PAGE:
I could tell some stories about this lady even though we have only met twice for a couple of hours.......the fun we had the day she arrived at my home with a car packed to the roof with shoes, the craic was mighty as our poor husbands rolled their eyes as we put the
    (ME) world to rights!
    There were tears too, buckets of them when as we hugged to support each other to keep going, keep fighting, keep shouting our truth from the rooftops........but like all other ME advocates, even that comes with a heavy cost ........and only if ‘IT’ decides to allow us.
    I sincerely hope Noreen’s health improves and she gets relief rewarded, for her mighty fighting spirit.

  2. utterly dreadful. the suffering of the disease is enough but double whammy when trying to get the care too.
    ann, i feel for you in every way

  3. Thank you Noreen for sharing your experience of ME and the appalling lack of medical knowledge and care. What a warrior you are!

  4. What a lovely tribute to an amazing, resilient, feisty, generous and kind woman. Noreen is all those things first and foremost. I was drawn to her when we met online as I recognised all those traits and resemble many of them myself! Noreen is a kindred spirit and for her, for you Joan McPARLAND, for my son and the truly wonderful friends I’ve met since this illness invaded our lives, I am forever grateful for what you have taught me. The fight goes on but as time goes by it becomes more urgent. They ain’t seen nothing yet!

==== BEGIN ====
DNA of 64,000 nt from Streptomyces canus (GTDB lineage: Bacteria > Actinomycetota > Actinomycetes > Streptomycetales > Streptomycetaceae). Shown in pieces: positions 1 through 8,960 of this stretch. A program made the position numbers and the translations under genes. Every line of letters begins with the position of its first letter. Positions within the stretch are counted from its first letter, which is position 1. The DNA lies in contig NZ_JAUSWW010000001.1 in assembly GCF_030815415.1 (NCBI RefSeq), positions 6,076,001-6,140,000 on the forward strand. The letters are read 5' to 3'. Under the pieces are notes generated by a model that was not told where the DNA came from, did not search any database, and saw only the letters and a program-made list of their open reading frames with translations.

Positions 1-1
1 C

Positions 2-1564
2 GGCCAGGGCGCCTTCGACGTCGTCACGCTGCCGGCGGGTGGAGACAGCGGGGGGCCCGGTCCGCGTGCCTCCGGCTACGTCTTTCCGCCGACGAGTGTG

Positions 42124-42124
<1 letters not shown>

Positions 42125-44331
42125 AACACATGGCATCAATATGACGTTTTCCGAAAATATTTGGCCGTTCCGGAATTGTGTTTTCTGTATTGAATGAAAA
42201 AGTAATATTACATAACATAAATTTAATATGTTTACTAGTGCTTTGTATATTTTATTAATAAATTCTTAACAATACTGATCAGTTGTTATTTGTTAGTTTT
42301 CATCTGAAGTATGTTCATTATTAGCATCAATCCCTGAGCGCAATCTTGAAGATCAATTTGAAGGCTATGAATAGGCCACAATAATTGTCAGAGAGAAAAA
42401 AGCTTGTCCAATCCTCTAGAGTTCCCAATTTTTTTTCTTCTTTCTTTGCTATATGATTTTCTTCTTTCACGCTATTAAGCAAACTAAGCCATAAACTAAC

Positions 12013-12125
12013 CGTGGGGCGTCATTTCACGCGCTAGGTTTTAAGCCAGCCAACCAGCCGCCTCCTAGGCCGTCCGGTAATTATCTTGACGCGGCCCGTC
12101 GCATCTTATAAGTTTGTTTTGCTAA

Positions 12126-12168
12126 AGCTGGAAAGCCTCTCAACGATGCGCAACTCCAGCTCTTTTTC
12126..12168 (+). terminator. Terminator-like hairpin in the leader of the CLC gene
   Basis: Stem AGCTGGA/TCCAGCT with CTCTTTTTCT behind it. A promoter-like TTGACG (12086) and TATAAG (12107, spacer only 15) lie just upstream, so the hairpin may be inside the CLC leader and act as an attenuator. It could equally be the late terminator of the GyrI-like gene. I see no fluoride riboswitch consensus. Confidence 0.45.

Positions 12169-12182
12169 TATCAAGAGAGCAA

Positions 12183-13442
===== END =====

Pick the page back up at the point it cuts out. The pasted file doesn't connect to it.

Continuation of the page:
5. Thank you all for your kind comments. They are much appreciated.
    We have to keep fighting, especially for the next generation with M.E. Our governments and health services cannot be allowed to continue this neglect.

    1. That last comment was from me - not sure why the name came up as that?

  6. Thanks for sharing Noreen. Its time for some change. You are a strong woman Noreen.